Adjustment Frequency Details

Adjustment frequency, also known as the reset date, shows how often the interest rate of an adjustable-rate mortgage (ARM) – a mortgage that has an interest rate that varies regularly – modifies after its fixed-rate duration has ceased.

Usually, the adjustment frequency happens around once a year. Nevertheless, depending on the circumstances, it can happen every five years or up to once a month. The frequency at which this interest rate is modified can increase the interest costs considerably during the duration of the loan. Therefore, the debtor must be attentive to this mortgage factor when assuming his mortgage debt.

When the adjustable frequency happens once a year or less frequently, it is beneficial for the borrower, as the risk of being exposed to fluctuation movement of payment decreases. On the other hand, the more frequent the adjustable frequency of an adjustable-rate mortgage, the more financial risks the homeowner will face, as the mortgage payment can increase continuously before decreasing.

Example of Adjustment Frequency

Different kinds of adjustment frequencies have distinct consequences for the house owner. Here are two examples :

  1. The first one is a loan with a 4 year fixed-rate, with adjustment frequency every one year, therefore a 4/1 adjustable-rate mortgage (ARM). Considering that the initial fixed-rate will be 5% and the adjustment cap – the maximum interest rate that can be charged during a specific time of a loan or mortgage – will be 1%, it means that in the fifth year of the mortgage, the new rate for the borrower will be of 6% and will last the entire following year.
  2. In the case scenario where a borrower has a monthly adjustment frequency, on the other hand, such loan rates would increase much faster. The borrower would be forced to pay increasing variable-rates each month. Therefore, annual adjustment frequencies are much more beneficial to the homeowner.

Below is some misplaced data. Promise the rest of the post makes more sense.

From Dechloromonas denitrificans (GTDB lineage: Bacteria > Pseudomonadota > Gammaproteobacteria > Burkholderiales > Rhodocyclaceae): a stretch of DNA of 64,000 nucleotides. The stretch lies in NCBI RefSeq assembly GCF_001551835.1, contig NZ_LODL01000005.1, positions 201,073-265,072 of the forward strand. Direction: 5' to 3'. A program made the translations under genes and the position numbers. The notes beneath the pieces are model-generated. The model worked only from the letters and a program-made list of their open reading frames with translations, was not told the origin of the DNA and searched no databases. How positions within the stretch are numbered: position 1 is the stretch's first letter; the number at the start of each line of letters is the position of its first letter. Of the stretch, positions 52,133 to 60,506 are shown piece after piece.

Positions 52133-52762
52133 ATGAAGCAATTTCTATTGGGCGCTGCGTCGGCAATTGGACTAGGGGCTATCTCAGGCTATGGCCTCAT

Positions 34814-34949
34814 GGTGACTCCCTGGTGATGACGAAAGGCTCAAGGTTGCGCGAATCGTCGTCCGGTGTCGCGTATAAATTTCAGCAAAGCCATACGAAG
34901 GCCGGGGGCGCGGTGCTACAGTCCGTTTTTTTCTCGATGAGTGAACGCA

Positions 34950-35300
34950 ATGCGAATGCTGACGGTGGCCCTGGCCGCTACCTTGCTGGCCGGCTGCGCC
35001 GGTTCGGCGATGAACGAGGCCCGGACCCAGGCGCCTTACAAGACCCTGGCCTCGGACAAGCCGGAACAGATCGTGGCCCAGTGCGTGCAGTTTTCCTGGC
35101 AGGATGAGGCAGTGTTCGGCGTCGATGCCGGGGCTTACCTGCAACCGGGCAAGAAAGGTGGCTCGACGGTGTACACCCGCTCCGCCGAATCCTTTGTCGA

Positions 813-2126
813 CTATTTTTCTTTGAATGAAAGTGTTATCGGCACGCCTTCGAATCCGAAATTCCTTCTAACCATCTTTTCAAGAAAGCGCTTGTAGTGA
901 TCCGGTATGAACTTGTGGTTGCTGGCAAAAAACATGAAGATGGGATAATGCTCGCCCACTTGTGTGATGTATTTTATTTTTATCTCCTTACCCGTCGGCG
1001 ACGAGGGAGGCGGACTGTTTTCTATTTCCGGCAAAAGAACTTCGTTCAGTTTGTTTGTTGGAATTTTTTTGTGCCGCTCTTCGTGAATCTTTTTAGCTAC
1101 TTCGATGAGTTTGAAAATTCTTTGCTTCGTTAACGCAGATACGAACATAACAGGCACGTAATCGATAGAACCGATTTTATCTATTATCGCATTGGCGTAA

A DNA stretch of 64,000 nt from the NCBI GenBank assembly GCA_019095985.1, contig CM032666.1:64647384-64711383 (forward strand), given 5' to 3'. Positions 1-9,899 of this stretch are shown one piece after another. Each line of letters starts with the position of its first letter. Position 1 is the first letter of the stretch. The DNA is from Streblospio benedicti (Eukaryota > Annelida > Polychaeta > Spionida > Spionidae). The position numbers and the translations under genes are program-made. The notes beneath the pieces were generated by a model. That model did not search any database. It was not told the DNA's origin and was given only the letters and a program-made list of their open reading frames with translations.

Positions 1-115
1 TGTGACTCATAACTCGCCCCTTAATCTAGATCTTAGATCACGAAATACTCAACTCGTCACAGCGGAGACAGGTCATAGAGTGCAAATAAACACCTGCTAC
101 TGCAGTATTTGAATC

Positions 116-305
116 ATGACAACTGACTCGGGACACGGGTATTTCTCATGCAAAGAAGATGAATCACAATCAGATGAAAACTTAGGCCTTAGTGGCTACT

Adjustment Frequency vs. Adjustable-Rate Mortgage (ARM)

The adjustment frequency, as explained previously, refers to how often an interest rate of an adjustable-rate mortgage changes after its fixed-rate period is over. In addition, it is important to know the meaning of adjustable-rate mortgage (ARM), a term that is profoundly connected to the adjustment frequency, and fundamental to understanding it.

The adjustable-rate mortgage (ARM), also known as variable-rate mortgages, is a kind of mortgage where the interest rate is a variable one, which oscillates during the whole period of the mortgage loan. This oscillation happens after the initial period where the interest rate fixed is over. The ARM caps limit the interest rates and payments to rise more than a total limit per year or during the whole duration of the loan. Also, the ARM can be a smart financial option for people who intend to pay their debt by a specific time, or for people who won’t be financially harmed when the interest rates are applied.

The adjustable-rate mortgage is demonstrated as two numbers. The first one shows how long the fixed-rate will be applied on the loan, and the second one demonstrates the variable-rate after the fixed-rate is done. For instance, a 4/2 ARM starts with a 4-year fixed-rate, which will be followed by a variable rate that adjusts every two years. Usually the initial fixed-rate lasts between three to ten years, and most mortgage loans generally have a 30-year duration.